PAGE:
Career and Graduate School Fair is a yearly event that provides an opportunity for students, alumni, and employers to meet informally. Students and alumni have the opportunity to learn more about prospective employers while employers have the opportunity to meet students and alumni interested in securing internships or full-time or part-time employment. SUNY Poly students, faculty, and alumni are encouraged to attend the annual Career and Graduate School Fair. It is also open to the community.
The Fall 2018 Career and Internship Fair is Friday, October 26 from noon until 3 pm at the SUNY Poly Utica Campus Center Gym. We expect a wide representation of area, statewide and national employers, as well as representatives from a variety of graduate programs.
Tips and strategies for students
- Dress to impress; proper business attire is recommended. Most experts agree that attire should be as if you are going to an interview. Professional dress sends a message to the recruiter that you are serious and interested.
- Do your research.
Prepare a list of organizations that you want to visit. Use your research to rank the organizations you're interested in.
- Be prepared to ask questions of the employer representatives. Practice out loud; it helps.
- One of the worst things to tell a recruiter is, "I'll take anything or ask, "What jobs do you have for me? These statements show a lack of interest and initiative.
- Be able to articulate a 30-second summary of who you are and what you have to offer an employer. Preparation, enthusiasm and energy will get you noticed. Keep it brief. Do not ask about salary and benefits.
- Identify specific experiences where you have demonstrated your strengths, skills, and abilities.
- Know why you want to work for a particular organization. If you don't know, they won't know either.
- Develop a well-written resume (approved by Career Services) and bring sufficient copies for distribution.
- If the recruiters don't accept your resume, don't take it personally. They may suggest that you apply online instead.
- Introduce yourself and make eye contact. Focus on the recruiter and not what they are giving away.
- Remember the recruiter's name; if not, casually refer to their name tag. SMILE! and be polite; enthusiasm is an important quality.
- Ask for their business card or write down the representative's name and contact information.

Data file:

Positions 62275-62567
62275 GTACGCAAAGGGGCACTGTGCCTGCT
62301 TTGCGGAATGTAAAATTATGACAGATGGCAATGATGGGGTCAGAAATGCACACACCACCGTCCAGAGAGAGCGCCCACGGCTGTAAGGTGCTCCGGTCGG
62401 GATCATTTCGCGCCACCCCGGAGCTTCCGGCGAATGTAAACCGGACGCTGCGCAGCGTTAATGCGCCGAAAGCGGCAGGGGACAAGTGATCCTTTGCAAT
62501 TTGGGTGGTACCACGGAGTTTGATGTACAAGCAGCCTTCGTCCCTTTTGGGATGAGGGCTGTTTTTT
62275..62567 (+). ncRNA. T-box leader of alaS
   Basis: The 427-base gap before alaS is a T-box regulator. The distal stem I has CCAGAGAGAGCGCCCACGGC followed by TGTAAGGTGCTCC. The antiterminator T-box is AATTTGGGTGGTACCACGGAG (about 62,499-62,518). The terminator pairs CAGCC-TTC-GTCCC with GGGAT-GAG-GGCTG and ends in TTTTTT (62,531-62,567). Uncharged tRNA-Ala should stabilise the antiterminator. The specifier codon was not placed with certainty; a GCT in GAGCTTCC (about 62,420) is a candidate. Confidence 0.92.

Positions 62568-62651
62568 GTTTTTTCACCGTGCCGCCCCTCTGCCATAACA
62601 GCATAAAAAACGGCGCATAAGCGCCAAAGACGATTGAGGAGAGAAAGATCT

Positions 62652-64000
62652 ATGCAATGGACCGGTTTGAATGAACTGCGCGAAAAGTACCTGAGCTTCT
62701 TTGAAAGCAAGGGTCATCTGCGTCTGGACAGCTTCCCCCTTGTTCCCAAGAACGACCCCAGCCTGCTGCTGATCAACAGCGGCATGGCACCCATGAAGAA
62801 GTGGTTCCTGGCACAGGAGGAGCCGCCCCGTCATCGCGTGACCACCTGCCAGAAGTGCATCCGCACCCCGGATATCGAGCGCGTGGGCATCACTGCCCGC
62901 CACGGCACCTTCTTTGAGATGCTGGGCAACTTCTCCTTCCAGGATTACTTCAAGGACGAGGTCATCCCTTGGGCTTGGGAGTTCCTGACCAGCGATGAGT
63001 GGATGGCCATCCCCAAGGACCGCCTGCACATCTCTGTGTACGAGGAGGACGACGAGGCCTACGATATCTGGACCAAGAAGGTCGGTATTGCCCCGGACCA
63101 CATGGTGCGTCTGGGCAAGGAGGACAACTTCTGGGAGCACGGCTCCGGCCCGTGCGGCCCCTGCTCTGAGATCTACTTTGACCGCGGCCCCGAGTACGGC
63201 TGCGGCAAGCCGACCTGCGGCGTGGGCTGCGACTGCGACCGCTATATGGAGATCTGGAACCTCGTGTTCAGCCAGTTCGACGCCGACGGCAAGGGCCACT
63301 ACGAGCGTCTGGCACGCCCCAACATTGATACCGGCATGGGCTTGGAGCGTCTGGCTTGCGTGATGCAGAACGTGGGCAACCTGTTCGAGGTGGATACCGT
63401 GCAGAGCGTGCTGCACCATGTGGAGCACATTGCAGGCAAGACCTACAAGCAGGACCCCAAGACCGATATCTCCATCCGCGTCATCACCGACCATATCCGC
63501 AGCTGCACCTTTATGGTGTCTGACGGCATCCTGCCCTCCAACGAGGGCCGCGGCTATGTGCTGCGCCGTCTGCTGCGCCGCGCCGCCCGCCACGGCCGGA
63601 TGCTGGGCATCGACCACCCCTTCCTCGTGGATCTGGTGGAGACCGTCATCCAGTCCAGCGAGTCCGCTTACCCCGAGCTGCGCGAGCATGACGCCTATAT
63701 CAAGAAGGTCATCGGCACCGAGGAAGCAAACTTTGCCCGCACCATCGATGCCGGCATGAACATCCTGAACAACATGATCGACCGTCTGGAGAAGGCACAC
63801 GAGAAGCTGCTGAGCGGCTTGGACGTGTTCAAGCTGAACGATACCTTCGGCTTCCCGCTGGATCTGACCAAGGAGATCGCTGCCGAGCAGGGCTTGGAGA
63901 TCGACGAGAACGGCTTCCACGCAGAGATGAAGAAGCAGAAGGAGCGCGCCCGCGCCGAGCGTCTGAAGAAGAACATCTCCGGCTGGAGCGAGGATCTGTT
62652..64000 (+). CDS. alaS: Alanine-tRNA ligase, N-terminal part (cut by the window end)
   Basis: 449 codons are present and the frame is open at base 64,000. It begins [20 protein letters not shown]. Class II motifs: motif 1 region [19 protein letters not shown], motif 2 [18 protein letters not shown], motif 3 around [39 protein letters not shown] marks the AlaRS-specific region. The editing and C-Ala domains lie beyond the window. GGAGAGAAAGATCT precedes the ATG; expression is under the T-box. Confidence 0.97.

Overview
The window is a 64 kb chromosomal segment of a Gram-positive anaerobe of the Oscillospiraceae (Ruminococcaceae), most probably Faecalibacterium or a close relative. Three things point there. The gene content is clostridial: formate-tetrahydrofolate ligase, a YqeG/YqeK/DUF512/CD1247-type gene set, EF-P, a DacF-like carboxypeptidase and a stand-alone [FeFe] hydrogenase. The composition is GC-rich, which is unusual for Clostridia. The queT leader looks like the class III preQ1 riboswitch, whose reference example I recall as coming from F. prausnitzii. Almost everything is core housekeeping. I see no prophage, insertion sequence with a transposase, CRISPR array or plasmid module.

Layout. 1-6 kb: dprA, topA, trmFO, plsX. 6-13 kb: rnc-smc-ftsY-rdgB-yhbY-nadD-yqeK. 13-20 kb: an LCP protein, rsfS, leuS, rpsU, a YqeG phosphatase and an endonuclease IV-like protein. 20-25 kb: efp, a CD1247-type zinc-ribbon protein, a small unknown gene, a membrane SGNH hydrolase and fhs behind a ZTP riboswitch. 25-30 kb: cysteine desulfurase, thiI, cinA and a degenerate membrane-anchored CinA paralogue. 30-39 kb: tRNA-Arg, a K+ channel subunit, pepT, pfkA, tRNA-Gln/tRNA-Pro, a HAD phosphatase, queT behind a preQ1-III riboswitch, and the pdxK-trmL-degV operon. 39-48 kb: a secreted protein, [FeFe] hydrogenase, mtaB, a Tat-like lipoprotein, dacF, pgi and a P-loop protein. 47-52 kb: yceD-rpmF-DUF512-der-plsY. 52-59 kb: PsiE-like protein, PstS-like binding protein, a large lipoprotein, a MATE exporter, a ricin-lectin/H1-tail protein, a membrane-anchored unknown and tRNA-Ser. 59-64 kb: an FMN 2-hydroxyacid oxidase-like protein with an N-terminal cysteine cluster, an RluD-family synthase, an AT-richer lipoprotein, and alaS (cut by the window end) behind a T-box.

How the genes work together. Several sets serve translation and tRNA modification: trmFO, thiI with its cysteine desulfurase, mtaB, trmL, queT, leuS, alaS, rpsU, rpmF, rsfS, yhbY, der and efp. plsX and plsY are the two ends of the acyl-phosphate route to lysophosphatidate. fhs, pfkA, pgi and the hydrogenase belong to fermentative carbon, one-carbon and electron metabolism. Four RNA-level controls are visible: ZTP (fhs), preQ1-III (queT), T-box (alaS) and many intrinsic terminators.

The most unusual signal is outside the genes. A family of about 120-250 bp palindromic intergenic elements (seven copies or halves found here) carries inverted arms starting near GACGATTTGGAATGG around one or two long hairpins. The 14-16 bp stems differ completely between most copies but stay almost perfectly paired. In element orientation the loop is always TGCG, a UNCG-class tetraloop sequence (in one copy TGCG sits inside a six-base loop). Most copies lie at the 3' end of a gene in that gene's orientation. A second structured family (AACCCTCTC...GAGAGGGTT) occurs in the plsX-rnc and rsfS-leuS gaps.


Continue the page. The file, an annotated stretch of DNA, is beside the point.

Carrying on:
- Listen carefully to what the representative is saying and avoid becoming distracted. Gather key information that you can use when you apply for a position.
- Ask the recruiter if their organization is conducting interviews on campus. Find out how you should apply. Ask what you should do to be considered.
- Refrain from using filler words such as, "um," "like," "ya know."
- Be confident and speak clearly. The room will be noisy, and if they can't hear you, they won't remember you.
- Manage your time and if time permits, visit employer tables that may not have been on your list.
Questions you may want to ask employer representatives
- What kind of entry-level positions exist within (company name)?
- How many employees are in my area of interest (which is...)?
- What does (company name) consider the five most important qualities in an employee?
- What courses do you suggest in order to be a successful candidate?
- Is a G.P.A. considered in the recruiting process?
- What personality traits are important for success in (company name)?
- As an entry-level employee, what can I expect to be doing 2, 5, 10 years from now?
- What made you choose (company name)? How long have you been with them?
- Is travel involved?
- Do some of your employees relocate?
- Email a brief thank you within 24 hours after the interview; it could be key to getting a job offer. Express your appreciation for their time and advice.
- Attach a resume with your thank you and briefly reiterate your interest and why you're the best candidate for the job.
- Research their website and apply online, sign up for the organization's on-campus interviews, or follow the recruiters' recommendations to move to the next phase in the job-search process.